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I am new to ML, so please interpret this question accordingly... I am not sure if this is a common issue or not, or if I am thinking about this the right way.

Here is what I am trying to do:

I have a bunch of text fragments which I want to classify into certain topics. The text fragments are the titles of support tickets, so for example the title "My laptop is broken, please help" might get classified into the Hardware category, and the title "I would like a refund for my July bill" might get classified into the Finance category.

So far this is straightforward. However, I have a lot of metadata that would probably be useful to include in my model. For example I know how long somebody has been a customer w/ the company, which could be one feature. I know the age of each customer, which could be another feature. Etc.

What I'm not sure is, what is the best way to combine these metadata features with the text features? For the text features I am using something like tf-idf, so I'll have one feature for each word in the vocabulary, and the feature list will be very long since the vocabulary is large. I suppose I could manually append these metadata features to the end of the vocabulary, but it seems a little ridiculous to append 10 features to a feature vector 100k features long. And I'm not sure if it would work right.

FWIW I am using scikit-learn, but I'm not sure if it has any functionality that would help here.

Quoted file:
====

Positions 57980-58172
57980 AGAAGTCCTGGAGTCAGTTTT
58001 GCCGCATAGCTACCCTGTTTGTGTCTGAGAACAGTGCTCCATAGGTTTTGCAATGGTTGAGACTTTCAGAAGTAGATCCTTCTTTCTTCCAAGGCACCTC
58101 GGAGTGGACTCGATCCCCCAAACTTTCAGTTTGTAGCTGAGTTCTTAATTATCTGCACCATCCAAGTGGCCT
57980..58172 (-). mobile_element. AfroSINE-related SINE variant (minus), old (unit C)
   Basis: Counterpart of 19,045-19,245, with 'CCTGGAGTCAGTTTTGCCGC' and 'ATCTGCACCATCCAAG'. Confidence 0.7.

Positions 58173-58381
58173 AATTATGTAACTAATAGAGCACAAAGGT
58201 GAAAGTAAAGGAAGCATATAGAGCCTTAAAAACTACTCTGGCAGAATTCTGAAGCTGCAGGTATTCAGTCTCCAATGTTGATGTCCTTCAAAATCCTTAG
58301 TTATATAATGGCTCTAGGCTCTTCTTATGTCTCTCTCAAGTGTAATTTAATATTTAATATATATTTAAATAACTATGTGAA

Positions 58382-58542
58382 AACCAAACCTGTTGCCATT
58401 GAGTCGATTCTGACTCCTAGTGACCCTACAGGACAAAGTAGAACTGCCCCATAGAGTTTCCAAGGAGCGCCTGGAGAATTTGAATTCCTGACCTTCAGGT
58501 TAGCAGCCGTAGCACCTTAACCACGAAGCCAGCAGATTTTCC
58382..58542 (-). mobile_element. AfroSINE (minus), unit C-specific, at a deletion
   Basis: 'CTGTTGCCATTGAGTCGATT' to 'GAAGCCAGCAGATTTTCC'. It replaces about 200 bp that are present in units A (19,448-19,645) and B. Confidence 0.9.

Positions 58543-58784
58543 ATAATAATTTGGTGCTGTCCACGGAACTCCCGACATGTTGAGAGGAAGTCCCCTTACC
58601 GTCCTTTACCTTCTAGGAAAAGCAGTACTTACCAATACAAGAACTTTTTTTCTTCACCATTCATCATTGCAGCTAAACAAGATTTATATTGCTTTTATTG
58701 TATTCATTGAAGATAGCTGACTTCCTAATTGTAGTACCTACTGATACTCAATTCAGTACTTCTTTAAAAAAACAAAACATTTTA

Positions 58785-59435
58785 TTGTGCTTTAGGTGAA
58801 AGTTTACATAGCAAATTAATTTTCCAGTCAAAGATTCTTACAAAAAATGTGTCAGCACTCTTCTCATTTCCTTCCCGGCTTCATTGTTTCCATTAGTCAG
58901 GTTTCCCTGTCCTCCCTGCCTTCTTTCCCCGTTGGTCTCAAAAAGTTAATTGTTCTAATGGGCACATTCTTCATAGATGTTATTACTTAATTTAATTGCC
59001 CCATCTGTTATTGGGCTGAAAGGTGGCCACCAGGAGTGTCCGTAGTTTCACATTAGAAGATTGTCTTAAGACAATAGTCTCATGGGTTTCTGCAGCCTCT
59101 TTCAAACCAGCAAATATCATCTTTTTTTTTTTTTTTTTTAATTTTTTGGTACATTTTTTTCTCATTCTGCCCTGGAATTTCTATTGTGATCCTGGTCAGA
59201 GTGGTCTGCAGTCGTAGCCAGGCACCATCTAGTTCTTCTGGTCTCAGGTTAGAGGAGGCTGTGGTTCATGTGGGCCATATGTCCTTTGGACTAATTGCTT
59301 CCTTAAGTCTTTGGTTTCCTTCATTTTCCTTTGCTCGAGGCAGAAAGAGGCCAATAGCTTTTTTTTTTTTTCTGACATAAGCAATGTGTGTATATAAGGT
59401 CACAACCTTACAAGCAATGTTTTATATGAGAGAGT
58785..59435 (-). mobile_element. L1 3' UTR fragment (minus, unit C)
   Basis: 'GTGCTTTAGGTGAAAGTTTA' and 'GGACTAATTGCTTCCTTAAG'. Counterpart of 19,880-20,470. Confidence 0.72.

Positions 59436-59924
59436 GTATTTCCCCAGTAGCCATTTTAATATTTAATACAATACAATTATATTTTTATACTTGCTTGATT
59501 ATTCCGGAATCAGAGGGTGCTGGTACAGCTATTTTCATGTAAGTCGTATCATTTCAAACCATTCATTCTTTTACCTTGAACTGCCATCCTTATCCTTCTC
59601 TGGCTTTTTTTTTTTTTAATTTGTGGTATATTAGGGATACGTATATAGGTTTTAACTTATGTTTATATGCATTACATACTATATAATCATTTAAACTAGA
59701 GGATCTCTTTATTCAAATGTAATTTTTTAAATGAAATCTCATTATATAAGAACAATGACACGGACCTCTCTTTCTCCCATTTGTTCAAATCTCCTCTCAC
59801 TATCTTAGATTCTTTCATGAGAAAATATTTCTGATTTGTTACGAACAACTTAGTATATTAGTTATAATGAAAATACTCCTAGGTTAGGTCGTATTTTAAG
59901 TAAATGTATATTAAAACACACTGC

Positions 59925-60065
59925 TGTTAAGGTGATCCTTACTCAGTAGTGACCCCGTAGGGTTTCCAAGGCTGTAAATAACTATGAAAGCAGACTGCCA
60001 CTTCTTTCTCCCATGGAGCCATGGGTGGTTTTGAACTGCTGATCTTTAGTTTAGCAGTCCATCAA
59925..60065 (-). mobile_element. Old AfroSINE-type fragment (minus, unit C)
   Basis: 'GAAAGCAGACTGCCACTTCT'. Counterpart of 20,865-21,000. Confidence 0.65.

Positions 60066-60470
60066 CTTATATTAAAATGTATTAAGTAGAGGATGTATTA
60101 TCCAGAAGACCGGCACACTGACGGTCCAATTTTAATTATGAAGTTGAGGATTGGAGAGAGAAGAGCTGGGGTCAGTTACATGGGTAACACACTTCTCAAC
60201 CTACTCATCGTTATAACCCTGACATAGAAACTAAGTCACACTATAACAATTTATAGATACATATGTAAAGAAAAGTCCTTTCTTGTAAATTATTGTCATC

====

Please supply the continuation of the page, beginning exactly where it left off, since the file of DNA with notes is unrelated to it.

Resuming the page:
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1 Answer 1

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I am not aware of a standard way as such but here's a one thing I'll try. This will contain two models in the pipeline.

  1. Train on the textual data to predict a class (like Fiance, Hardware) and get the model's prediction as a one categorical variable.
  2. Append that categorical variable to the existing metadata featues, and train a new model

I could also replace the step 1 with: rather than outputting a one class (one that has the highest probability), using the whole set of probabilities that the first model predicted for each class and append those numeric features to the metadata featues to use in the step 2.

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  • $\begingroup$ These are both great ideas! Thank you for your answer. $\endgroup$
    – Stephen
    Aug 12, 2017 at 18:04
  • $\begingroup$ Glad that I could be of help. Note that there should be many more alternative approaches as well :) $\endgroup$
    – akilat90
    Aug 13, 2017 at 15:58
  • $\begingroup$ Hi akilat90, can you recommend some papers which uses this idea of combining text and non-text features? $\endgroup$ Dec 3, 2018 at 4:46
  • $\begingroup$ @KaushikAcharya Sorry I haven't done any reading on this topic. The method mentioned in this answer is straightforward to implement though. $\endgroup$
    – akilat90
    Dec 3, 2018 at 5:57
  • $\begingroup$ datascience.stackexchange.com/a/9642/15808 David's answer(approach #3) is in similar lines. He mentions ensembling via stacking to combine sparse text features with dense features. $\endgroup$ Dec 25, 2018 at 2:34

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